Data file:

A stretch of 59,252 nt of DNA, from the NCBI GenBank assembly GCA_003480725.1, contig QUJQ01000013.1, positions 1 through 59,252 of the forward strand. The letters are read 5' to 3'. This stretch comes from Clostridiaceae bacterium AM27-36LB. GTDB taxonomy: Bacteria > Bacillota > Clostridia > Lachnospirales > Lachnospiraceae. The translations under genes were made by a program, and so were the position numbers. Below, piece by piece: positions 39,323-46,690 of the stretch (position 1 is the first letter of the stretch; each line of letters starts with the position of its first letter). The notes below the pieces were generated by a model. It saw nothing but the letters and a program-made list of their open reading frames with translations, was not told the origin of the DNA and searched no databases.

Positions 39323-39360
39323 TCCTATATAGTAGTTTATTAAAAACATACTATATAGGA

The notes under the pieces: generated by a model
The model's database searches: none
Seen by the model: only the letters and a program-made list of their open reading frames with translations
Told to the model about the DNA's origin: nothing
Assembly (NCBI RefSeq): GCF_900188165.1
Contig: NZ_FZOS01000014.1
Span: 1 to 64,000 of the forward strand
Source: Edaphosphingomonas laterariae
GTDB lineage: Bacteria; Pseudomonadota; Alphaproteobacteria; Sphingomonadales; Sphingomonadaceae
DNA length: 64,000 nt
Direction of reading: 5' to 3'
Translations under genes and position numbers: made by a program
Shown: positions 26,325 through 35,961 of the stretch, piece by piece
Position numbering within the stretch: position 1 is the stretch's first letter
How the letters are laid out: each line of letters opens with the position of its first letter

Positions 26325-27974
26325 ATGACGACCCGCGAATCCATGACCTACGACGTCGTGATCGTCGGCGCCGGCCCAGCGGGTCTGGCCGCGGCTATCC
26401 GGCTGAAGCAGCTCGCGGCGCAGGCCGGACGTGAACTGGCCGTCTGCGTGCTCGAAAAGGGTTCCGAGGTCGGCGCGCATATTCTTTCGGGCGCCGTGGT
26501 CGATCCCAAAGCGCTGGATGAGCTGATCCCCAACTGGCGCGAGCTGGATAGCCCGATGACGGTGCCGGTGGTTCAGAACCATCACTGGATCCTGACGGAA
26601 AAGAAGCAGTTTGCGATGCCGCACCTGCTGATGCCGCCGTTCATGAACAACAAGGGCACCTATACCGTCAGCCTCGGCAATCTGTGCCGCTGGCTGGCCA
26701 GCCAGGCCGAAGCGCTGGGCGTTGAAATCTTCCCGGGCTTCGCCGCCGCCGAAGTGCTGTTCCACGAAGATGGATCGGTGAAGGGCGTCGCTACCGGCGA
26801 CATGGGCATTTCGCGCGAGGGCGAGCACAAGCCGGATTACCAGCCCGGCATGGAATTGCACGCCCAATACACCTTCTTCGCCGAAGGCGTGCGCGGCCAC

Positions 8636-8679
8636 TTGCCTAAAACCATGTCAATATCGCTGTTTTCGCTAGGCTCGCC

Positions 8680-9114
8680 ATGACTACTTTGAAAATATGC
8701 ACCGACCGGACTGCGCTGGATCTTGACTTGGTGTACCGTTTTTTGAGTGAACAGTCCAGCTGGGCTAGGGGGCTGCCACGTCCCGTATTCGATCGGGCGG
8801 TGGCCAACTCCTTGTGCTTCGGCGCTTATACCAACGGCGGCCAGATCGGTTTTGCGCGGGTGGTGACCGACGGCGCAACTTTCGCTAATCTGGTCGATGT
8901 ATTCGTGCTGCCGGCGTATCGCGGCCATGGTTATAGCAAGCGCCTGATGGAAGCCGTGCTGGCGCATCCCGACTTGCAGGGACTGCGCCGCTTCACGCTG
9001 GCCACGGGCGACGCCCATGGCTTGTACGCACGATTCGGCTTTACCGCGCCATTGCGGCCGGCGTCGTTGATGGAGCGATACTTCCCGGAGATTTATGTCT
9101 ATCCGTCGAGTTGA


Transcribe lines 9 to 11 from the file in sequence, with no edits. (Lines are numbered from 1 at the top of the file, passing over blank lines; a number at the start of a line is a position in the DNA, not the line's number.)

Contig: NZ_FZOS01000014.1
Span: 1 to 64,000 of the forward strand
Source: Edaphosphingomonas laterariae